By Pauline Benetti | Southwest Organization for Sustainability
Earth Day 2023 in Pagosa Springs will take place along the Riverwalk in Centennial Park, between the two foot bridges with an entrance at the Geothermal Greenhouse Partnership (GGP) site, this Saturday, April 22.
The day is dedicated in memory of Puja Parsons and Phyl Daleske, both planet warriors, each one in her own unique way.
Perhaps Parsons’ most public contribution to sustainability lies in her role of bringing growing domes to the world — those iconic geodesic structures so shaped to promote vegetative growth year-round even in our cold clime. On a personal level, her appreciation of the Earth’s natural beauty emanated through many personal expressions, and the home she maintained celebrated sustainability.
Daleske was active in her appreciation of Earth’s blessings. Many years ago, she was part of the impetus for the formation of the San Juan Outdoor Club, and being active with the club took her out hiking and skiing, which she loved, and working for the preservation of the outdoors. Back home, she was active with the Southwest Organization for Sustainability (SOS) and the activities it promoted — Earth Day and the Pagosa Farmers Market. Her favorite T-shirt read, “Live Simply that others may Simply Live.”
Anyone wonder why we celebrate Earth Day? It is amazing given the gravity of the consequences that we need to be reminded, but we do. Business as usual is too easily and comfortably slipped into. There is no Planet B, at least, not in the short run and not without a lot of science. And in the meantime, life on Planet A is becoming increasingly problematic. Thus, we celebrate Earth Day as a yearly (at least) reminder that change is critical both in our individual and collective acts.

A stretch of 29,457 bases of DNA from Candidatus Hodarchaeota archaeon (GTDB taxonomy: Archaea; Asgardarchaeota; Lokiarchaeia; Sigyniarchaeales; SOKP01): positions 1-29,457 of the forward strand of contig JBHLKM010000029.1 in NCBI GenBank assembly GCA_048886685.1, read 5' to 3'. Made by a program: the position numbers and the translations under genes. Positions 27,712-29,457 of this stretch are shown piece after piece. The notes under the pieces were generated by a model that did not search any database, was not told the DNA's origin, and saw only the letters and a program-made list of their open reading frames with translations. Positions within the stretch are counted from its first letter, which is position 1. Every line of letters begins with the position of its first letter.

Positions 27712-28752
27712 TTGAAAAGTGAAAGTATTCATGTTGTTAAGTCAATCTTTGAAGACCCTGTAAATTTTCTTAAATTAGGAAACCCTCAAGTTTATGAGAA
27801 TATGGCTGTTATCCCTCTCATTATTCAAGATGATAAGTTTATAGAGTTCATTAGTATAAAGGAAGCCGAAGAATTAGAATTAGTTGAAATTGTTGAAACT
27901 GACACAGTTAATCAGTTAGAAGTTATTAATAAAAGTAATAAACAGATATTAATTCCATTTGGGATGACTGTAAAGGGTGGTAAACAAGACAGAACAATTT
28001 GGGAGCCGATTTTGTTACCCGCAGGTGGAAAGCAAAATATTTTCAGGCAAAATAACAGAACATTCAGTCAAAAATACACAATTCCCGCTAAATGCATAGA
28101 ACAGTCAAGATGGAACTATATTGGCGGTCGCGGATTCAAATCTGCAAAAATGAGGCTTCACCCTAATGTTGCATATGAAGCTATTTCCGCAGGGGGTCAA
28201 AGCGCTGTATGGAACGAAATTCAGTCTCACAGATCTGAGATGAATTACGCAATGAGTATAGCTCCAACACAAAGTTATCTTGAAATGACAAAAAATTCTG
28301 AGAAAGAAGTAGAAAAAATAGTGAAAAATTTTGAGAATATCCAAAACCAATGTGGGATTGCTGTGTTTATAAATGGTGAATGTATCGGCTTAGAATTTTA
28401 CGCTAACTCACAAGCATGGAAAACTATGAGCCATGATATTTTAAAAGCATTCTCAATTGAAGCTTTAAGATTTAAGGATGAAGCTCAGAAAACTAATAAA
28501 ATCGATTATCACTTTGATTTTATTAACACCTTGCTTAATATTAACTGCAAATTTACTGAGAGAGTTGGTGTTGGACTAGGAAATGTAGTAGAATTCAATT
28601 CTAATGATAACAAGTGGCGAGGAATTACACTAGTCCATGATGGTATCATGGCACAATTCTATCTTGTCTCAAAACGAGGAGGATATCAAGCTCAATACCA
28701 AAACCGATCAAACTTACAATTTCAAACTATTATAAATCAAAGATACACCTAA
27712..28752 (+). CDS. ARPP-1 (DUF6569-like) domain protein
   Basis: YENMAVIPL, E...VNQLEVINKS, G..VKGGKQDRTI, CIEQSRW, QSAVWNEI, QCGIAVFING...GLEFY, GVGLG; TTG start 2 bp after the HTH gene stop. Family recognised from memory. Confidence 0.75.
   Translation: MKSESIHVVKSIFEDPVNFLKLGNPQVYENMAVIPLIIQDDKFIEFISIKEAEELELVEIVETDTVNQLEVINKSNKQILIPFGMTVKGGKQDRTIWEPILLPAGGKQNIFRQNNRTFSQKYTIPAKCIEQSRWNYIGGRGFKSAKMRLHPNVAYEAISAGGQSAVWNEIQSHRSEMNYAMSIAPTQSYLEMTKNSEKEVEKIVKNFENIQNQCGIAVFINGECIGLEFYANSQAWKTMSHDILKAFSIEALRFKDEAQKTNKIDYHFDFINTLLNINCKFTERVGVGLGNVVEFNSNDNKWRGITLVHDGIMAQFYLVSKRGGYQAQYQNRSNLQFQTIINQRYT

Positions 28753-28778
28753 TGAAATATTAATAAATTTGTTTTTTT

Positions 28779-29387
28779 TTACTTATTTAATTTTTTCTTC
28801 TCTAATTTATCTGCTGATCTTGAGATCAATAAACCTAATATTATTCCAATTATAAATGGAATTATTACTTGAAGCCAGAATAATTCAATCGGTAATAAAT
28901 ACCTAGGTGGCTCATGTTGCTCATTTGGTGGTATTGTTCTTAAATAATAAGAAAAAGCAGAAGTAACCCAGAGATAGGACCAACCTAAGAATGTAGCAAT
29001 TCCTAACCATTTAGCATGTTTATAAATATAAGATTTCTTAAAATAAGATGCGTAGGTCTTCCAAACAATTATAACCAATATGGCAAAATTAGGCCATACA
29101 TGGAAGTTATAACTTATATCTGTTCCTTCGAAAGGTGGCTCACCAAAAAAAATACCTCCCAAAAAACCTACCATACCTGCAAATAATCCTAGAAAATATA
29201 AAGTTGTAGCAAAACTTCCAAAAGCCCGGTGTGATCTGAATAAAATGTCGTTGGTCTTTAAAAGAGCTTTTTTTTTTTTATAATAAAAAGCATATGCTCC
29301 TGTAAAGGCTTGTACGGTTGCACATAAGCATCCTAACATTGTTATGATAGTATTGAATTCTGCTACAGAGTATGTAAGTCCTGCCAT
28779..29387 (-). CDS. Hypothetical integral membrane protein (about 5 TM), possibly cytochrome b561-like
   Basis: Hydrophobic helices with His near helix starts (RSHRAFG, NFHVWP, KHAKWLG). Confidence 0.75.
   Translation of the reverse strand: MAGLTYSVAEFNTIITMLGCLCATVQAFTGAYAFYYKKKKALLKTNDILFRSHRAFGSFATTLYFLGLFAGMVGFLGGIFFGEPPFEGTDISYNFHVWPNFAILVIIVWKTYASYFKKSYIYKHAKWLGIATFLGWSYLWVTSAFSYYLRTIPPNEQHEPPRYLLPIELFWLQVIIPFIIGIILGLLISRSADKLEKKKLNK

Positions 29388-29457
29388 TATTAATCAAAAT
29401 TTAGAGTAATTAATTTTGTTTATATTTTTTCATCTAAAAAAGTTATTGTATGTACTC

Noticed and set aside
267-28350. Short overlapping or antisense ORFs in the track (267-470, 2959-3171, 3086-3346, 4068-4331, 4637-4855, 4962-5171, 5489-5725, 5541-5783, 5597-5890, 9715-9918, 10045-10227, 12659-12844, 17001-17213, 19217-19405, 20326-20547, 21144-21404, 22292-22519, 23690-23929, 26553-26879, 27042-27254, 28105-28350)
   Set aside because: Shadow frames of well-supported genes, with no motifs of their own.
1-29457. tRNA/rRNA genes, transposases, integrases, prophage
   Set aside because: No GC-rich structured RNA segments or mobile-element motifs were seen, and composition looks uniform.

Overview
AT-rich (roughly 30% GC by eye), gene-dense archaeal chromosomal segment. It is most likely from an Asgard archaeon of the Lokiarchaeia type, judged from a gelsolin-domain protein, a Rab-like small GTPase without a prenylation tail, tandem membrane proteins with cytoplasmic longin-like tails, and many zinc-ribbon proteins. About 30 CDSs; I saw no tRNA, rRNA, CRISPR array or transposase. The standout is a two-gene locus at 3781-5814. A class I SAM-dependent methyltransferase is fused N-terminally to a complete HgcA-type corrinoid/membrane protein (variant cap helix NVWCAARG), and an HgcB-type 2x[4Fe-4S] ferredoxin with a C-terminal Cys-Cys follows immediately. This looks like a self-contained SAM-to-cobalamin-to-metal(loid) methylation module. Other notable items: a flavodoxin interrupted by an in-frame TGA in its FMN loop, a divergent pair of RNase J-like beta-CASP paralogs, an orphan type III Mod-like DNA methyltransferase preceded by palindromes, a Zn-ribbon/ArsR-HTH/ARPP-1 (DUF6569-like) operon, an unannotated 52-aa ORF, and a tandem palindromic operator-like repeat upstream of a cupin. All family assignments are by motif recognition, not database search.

This year will be the 53rd celebration of Earth Day since its beginning in 1970 with a demonstration by 20 million Americans that resulted in the passing of legislation in the following years. The Environmental Protection Agency and the passage of the Clean Air, Clean Water, Endangered Species Acts and the National Environmental Education Act all came out of this effort.
Today, ironically, much of this is in danger of revocation and the argument over the human causes of a warming climate has created great division. In 1990, Earth Day went global, with 200 million people in 141 countries participating. Today, more than 1 billion people from 192 countries participate, including a fresh and angry generation of young people who demand progress and use digital and social media to press for change. The need has never been greater especially in our own country, once the world leader in protecting the planet’s natural resources. Visit www.earthday.org for more details.
Now about the programming for our Earth Day. This day’s theme is “** GROW ** Soil — Gardens — Peace — Community.” The day will begin with an opening community sound bath meditation at 9:45 a.m. offered by a wellness instructor and will close with an homage to our planet. There will be Americana music emanating from the GGP amphitheater by the New Fangled in the morning with an open mic starting shortly after 1 p.m. to which an invitation goes out right now to all the hidden talent in our community. Show up with your instrument, whether it be voice or guitar, etc.